The locomotive series are denoted as the alternatives [A.sub.1]: 2M62 - [A.sub.1]; 2M62K - [A.sub.2]; 2M62M - [A.sub.3] and ER-20CF - [A.sub.4].

The evaluation criteria of the locomotives of various series are denoted by [R.sub.j]: the largest train mass carried - [R.sub.1]; relative fuel consumption - [R.sub.2]; cost of TP-3 upgrading programme - [R.sub.3]; cost of ER-1 upgrading programme - [R.sub.4]; relative air pollution - [R.sub.5]. R = 1 refers to the best criteria describing the LG freight locomotives (in this case, the criteria of the locomotive of the series ER20CF are the best). The data for calculation are taken from Table 1.

In the present evaluation, the efficiency function is as follows:

[R.sub.j] [right arrow] 1.

The notation used for locomotives and criteria and their values are given in Table 3.

4.6. Calculating the Locomotive Effectiveness by the Sum of Ranks Method

The ranks assigned to the research objects are given in Table 4.

Then, the ranks of the objects given in Table 4 are summed up:


where: [A.sub.i][R.sub.y] is the rank of an object; [A.sub.i] is the criterion of a particular locomotive series; [R.sub.y] is the locomotive series.

4.7. The Method of Geometrical Mean (GM)

The data for normalisation are taken from Table 4 and calculated by the formula:

[N.sub.11] = [A.sub.1][R.sub.1]/[A.sub.1][R.sub.1] + [A.sub.2][R.sub.1] + [A.sub.3][R.sub.1] + [A.sub.4][R.sub.1], (10)

where: [N.sub.11] denotes normalisation data on the objects' ranks [A.sub.1][R.sub.1].

Then, [N.sub.11] = 0.6/0.6 + 0.6 + 0.8 + 1 = 0.2.

The evaluation data yielded by the GM method are given in Table 5.

The GM criterion is calculated by the formula:

[G.sub.1] = 5[square root of [A.sub.1][R.sub.1] x [A.sub.1][R.sub.2] x [A.sub.1][R.sub.3] x [A.sub.1][R.sub.4] x [A.sub.1][R.sub.5]. (11)

4.8. The Method of Simple Additive Weighting (SAW)

Normalised data are used in calculations. SAW criterion [S.sub.n] is calculated by the formula:

[S.sub.1] = [N.sub.11] x [r.sub.1] + [N.sub.12] x [r.sub.2] + [N.sub.13] x [r.sub.3] + [N.sub.14] x [r.sub.4] + [N.sub.15] x [r.sub.5]. (12)

Summary Table 6 presents the results obtained by applying various evaluation methods.

5. Conclusions

1. The operating expenses of an upgraded locomotive from the series 2M62M (with a new CAT3512B engine) make only a half of the operating expenses of the old locomotive, being by 1.4 times smaller than those of the locomotive after modernisation M1. These Diesel locomotives are more powerful and reliable and a smaller number of them are needed for transporting the same mass of goods. It means that 29 upgraded Diesel locomotives from the series 2M62M can replace 50 old locomotives of the respective series. The upgraded Diesel locomotives can haul trains whose mass makes 1.8 times that of the trains hauled by re-engined locomotives.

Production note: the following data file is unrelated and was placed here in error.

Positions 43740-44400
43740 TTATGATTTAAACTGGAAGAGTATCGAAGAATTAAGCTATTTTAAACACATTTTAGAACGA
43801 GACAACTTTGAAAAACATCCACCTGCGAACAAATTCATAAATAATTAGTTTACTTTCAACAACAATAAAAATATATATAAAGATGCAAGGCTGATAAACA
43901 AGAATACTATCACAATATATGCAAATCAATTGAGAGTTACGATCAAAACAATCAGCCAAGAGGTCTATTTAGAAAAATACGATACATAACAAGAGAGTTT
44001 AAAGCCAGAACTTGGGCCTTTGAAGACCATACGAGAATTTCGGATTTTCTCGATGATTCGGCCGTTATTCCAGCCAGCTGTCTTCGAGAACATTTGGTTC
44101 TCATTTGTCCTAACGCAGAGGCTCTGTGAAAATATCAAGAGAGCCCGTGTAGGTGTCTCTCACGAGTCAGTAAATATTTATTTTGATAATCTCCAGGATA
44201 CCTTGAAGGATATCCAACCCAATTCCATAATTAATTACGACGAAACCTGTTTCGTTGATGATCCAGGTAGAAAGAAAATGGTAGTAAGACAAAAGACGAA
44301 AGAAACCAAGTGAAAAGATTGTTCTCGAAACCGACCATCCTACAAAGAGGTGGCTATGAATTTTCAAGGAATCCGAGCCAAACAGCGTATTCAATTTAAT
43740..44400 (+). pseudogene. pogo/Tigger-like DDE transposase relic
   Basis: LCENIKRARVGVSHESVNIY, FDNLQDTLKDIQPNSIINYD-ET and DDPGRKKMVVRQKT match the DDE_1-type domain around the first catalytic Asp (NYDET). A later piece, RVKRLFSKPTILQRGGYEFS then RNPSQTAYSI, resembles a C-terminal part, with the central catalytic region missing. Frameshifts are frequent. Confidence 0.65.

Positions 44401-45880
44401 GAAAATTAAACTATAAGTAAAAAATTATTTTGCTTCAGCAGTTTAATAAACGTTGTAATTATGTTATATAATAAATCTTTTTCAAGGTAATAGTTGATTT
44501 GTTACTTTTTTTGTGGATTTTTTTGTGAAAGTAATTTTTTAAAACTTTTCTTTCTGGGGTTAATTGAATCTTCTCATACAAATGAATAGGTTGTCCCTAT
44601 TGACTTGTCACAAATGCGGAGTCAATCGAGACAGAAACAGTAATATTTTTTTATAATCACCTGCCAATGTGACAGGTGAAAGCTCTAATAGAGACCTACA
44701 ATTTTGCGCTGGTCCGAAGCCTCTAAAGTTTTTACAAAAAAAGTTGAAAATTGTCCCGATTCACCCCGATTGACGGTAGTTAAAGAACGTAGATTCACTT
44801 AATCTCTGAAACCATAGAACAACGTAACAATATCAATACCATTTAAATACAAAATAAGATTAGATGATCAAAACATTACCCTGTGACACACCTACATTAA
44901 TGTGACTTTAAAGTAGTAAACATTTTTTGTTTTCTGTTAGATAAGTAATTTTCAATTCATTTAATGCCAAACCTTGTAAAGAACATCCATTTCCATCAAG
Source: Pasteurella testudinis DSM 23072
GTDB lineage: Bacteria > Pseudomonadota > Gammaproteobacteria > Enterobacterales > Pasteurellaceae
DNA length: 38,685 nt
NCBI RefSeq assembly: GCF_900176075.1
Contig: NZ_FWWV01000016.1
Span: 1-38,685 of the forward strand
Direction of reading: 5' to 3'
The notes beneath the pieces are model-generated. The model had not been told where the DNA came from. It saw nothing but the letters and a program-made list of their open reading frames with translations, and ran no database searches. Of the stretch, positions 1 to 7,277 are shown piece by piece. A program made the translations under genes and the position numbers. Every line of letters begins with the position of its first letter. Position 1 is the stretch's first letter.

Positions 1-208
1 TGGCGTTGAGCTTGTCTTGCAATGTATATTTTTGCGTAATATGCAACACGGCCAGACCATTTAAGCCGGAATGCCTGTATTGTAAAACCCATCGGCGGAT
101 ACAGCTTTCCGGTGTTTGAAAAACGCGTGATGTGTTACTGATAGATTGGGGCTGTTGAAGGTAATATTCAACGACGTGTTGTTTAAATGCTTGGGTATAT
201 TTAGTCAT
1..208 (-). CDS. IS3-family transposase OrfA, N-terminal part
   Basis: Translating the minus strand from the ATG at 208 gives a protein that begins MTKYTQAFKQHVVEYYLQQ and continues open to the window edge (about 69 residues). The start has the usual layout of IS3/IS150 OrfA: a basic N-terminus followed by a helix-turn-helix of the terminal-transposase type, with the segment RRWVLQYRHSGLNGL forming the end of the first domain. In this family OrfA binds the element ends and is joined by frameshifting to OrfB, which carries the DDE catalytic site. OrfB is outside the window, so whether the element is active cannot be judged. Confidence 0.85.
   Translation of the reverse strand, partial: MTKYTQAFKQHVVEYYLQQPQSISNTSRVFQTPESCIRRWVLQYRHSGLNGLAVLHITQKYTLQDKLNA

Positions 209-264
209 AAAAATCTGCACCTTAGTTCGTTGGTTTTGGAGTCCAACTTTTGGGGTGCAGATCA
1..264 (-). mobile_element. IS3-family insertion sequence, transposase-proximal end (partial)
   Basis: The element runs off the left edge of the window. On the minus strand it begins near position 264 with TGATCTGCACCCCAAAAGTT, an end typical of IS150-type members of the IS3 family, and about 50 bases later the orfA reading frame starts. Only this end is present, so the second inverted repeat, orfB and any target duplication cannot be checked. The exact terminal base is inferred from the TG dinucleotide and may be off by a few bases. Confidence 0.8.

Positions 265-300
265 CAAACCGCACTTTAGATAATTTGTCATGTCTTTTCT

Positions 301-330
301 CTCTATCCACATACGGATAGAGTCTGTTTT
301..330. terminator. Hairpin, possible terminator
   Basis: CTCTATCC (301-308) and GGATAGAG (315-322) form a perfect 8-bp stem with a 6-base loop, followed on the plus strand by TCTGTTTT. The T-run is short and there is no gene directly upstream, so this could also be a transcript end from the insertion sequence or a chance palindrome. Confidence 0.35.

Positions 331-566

2. The analysis shows that the upgrading costs of the locomotives from the series 2M62K and 2M62M differ considerably, however, the differences decrease in time because operating expenses of the locomotive after the modernisation M1 make 1.4 times those of the upgraded by programme M2 locomotives, though its service life is longer.

3. Based on the results obtained in multicriteria evaluation of the locomotives of the LG company by three various methods, SR, SAW and GM, it may be concluded that Diesel locomotives ER20CF are the most effective for freight transportation. The locomotives 2M62M are ranked second, 2M62K--third and the locomotives from the series 2M62--fourth.

4. To make the analysis more comprehensive, some additional criteria describing the locomotives should be used, including wages expenses, fuel and oil expenses per hour and Diesel engine maintenance expenses.

5. The replacement of the old Diesel locomotives 2M62 by the locomotives from the series 2M62K, 2M62M and ER20CF allows fuel expenses to be reduced by 28%, 44% and 49%, respectively, while Diesel oil expenses may be reduced by 55%, 14% and 75%, respectively. Maintenance expenses may be reduced by 11%, 60% and 66%, respectively. One train driver is enough to operate the locomotives 2M62M and ER20CF instead of a train driver and an assistant, thereby saving 41% and 35% of expenses on work payment, respectively.

6. Freight locomotives 2ER20CF may haul trains of the mass up to 6000 tons. This exceeds the train mass hauled by the old-type locomotives from the series 2M62 (3800 tons) by more than 1.6 times.

7. Environmental pollution taxes of Diesel locomotives from the series 2M62 are by 66% higher than those of the locomotives from the series 2M62K, 2M62M and ER20CF. Moreover, lower tax correction coefficients are used for new Diesel locomotives because their new-generation internal combustion engines release considerably smaller amounts of pollutants, while their exhaust systems are provided with soot filters.

doi: 10.3846/16484142.2011.561947


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Gintautas Bureika

Dept of Railway Transport, Vilnius Gediminas Technical University, J. Basanaviciaus g. 28, LT-03224 Vilnius, Lithuania E-mail:

Received 2 July 2010; accepted 10 January 2011
Table 1. Generelized calculation results of operating
expenses of freight Diesel locomotives 2M62, 2M62K,
2M62M and ER20CF

                                                 Locomotives series
                             Unit of